Position: Halftime Faculty
Institution/Department: Montclair State University, English Department, First-Year Writing Program
Term: Fall 2008, AY 2009-10, AY 2010-11
No. of Students: 17, 16 (Fall 2008); 15, 16 (Fall 2009); 18, 18 (Fall 2010); 15 (Spring 2011)
Full Course Title: College Writing I: Intellectual Prose, Expository Writing.
Designed and taught with the approval of Montclair State University English/FYW Department.
Syllabus available in PDF format in the image above.
The focus of this course is pop culture and identity: what we claim about ourselves; why we claim what we do; what we disclaim; how we represent ourselves and how we are represented by others; and the significance of these claims and representations. We will explore identity by questioning assumptions about race, gender, and sexuality as they occur in various media, such as music videos, children’s culture, cyberculture, and film. Pop culture is a way for us to understand ourselves and the world we live in, and it informs us on a daily basis from childhood to adulthood, on MTV and YouTube, Twitter and other social media, the participatory culture of the Internet, horror movies and their promo posters, and so on. As such, you will be asked to observe the media around you and note how it is contextualized and constructed, and examine—in writing—the influence of such media on us with regards to individual and collective identity. Course readings will examine identity constructs in different types of media. Each unit consists of a series of class activities and reading and writing exercises that will better prepare you to write college-level essays. Our emphasis will be on the writing process itself: pre-writing, drafting, and revising.
As stated on their website, Montclair State University’s basic curriculum proposes a workshop course intended to develop thinking and writing abilities through frequent writing assignments based on critical response to intellectually challenging questions. Emphasis is on the writing process—prewriting, drafting, revising, utilizing peer-to-peer feedback in workshops as well as teacher critique, editing, and proofreading. The department requires a minimum of five essays, including an extensive documented essay that requires research and facility with MLA citation. Evaluation is partly based on a portfolio of revised writing.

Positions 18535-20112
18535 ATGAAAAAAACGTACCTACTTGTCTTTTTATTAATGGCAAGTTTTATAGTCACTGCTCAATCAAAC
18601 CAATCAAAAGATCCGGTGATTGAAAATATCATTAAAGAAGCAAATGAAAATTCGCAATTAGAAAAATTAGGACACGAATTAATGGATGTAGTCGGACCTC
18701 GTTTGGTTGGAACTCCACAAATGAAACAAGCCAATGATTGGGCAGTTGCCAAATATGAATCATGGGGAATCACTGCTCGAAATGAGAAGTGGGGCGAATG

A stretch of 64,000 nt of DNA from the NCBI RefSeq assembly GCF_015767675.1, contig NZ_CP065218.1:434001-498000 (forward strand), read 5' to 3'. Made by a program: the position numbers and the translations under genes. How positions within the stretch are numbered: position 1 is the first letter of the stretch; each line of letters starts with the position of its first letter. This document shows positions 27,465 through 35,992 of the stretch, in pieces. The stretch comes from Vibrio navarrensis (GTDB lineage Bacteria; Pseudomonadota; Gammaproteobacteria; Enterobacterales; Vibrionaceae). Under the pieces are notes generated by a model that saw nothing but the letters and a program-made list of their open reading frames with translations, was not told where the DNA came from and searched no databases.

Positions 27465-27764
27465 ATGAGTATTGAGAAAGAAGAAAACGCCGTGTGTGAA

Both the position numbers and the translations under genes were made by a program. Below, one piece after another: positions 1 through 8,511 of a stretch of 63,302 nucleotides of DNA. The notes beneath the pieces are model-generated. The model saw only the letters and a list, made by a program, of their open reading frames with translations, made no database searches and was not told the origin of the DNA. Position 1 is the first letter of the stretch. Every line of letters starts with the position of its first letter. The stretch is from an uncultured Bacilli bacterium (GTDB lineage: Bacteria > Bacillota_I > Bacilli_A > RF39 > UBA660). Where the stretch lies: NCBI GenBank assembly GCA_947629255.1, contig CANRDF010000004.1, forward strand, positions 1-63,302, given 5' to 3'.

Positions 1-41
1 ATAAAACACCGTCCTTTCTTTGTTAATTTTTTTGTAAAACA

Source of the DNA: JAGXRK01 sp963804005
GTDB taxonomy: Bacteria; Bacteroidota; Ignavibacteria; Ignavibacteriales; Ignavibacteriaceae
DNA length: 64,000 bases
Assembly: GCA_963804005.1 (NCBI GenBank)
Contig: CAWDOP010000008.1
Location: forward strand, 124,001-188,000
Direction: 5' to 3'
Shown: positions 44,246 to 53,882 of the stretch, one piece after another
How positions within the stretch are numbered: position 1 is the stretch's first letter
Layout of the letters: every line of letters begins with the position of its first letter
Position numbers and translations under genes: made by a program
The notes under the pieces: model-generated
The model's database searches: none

The department asks for five essays but allows the instructor to select the readings and design the assignments and prompts building up to each of those essays. This was my first opportunity to freely design each of my essay progressions and incorporate material beyond the required textbook, and I thoroughly enjoyed crafting the curriculum and teaching the course. My courses focused on race and gender portrayals in popular culture. My essay units ranged from children’s culture, such as animation and toys; music video interpretations; participatory culture; and Internet culture. and horror film. I had students analyze scenes and videos in class, play through segments of Ecco the Dolphin and I Wanna Be the Guy, and analyze Internet subcultures in light of politics, sociology, and interactionism.
Prodigy: Smack My Bitch Up
Juvenile: Get Ya Hustle On